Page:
|RELATED TOPICS:||Poverty Reduction and Labor|
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This paper investigates the relationship between part-time work and job satisfaction using a recent household survey from Honduras. In contrast to previous work for developed countries, this paper does not find a preference for part-time work among women. Instead, both women and men tend to prefer fulltime work, although the preference for working longer hours is stronger for men. Consistent with an interpretation of working part-time as luxury consumption, the paper finds that partnered women with children, poor women or women working in the informal sector are more likely to prefer full-time work than single women, partnered women without children, non-poor women or women working in the formal sector. These results have important implications for the design of family and child care policies in low-income countries.
In 2016 the Central Bank of Argentina began to announce inflation targets. In this context, providing authorities with good estimates of relevant macroeconomic variables is crucial for making pertinent corrections in order to reach the desired policy goals. This paper develops a group of models to forecast inflation for Argentina, which includes autoregressive models and different scale Bayesi ... (View publication)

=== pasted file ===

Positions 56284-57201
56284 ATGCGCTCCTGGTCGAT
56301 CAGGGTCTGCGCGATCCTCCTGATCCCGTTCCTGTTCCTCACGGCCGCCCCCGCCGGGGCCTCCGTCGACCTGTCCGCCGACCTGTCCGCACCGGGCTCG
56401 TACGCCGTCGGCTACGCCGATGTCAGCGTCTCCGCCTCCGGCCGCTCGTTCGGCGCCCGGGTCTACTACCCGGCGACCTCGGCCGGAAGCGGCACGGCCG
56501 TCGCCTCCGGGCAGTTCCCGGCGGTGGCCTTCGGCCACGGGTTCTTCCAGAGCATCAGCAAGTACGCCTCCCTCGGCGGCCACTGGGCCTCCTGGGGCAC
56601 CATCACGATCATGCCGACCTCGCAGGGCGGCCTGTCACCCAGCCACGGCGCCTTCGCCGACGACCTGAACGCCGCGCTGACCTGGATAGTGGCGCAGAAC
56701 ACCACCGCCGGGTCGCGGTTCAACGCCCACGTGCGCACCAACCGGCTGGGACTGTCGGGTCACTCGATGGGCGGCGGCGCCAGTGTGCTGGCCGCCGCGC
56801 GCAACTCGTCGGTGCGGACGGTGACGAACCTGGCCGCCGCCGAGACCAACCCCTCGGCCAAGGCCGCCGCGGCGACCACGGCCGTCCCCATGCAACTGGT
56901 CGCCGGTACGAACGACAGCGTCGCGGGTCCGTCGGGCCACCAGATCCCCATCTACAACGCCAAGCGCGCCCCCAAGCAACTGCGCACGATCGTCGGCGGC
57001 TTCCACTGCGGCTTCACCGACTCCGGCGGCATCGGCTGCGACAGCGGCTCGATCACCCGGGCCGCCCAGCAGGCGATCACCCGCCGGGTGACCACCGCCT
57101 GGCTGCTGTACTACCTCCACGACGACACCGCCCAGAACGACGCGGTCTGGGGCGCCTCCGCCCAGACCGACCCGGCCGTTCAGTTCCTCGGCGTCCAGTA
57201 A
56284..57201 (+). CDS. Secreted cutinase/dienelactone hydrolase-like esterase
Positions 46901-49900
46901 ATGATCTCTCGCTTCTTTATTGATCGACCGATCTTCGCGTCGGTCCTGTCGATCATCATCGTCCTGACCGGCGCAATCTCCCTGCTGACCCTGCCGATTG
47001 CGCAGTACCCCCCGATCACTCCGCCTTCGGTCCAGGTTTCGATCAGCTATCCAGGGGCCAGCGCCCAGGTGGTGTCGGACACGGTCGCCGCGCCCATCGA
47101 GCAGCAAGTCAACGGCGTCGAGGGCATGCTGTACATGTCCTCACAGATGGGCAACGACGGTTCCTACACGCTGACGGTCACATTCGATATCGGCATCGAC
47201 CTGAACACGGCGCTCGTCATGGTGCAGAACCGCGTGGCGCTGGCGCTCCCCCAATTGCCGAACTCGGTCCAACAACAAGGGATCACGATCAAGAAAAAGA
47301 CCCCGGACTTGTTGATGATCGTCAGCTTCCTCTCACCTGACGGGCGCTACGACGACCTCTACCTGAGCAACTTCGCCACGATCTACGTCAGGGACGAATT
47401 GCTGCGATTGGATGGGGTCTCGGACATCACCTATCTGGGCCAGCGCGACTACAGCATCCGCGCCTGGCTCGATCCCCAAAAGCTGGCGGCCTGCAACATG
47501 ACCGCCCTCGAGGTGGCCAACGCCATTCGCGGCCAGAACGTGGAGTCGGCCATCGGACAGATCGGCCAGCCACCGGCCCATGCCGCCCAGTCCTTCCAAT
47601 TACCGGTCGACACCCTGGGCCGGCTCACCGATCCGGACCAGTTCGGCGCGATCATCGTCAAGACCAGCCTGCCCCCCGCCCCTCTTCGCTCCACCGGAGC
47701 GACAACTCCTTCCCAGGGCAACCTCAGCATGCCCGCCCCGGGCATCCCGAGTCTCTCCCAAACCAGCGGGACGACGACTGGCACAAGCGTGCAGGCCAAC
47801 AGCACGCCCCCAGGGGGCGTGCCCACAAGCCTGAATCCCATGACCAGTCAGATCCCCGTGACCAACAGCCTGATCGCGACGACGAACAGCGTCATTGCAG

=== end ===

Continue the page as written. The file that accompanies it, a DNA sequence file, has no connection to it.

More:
This paper presents evidence of the relationship between the disparity in the academic performance of boys and girls in Colombia and the country’s excessively high school dropout rates. By using the OLS and trimming for bounds techniques, and based on data derived from the PISA 2009 database, the presented findings show that the vast majority of this gender-related performance gap is explained by ... (View publication)
This paper analyzes gender earnings gaps in Barbados and Jamaica, using a matching comparisons approach. In both countries, as in most of the Caribbean region, females’ educational achievement is higher than that of males. Nonetheless, males` earnings surpass those of their female peers. Depending on the set of control characteristics, males’ earnings surpass those of females by between 14 and 27 ... (View publication)
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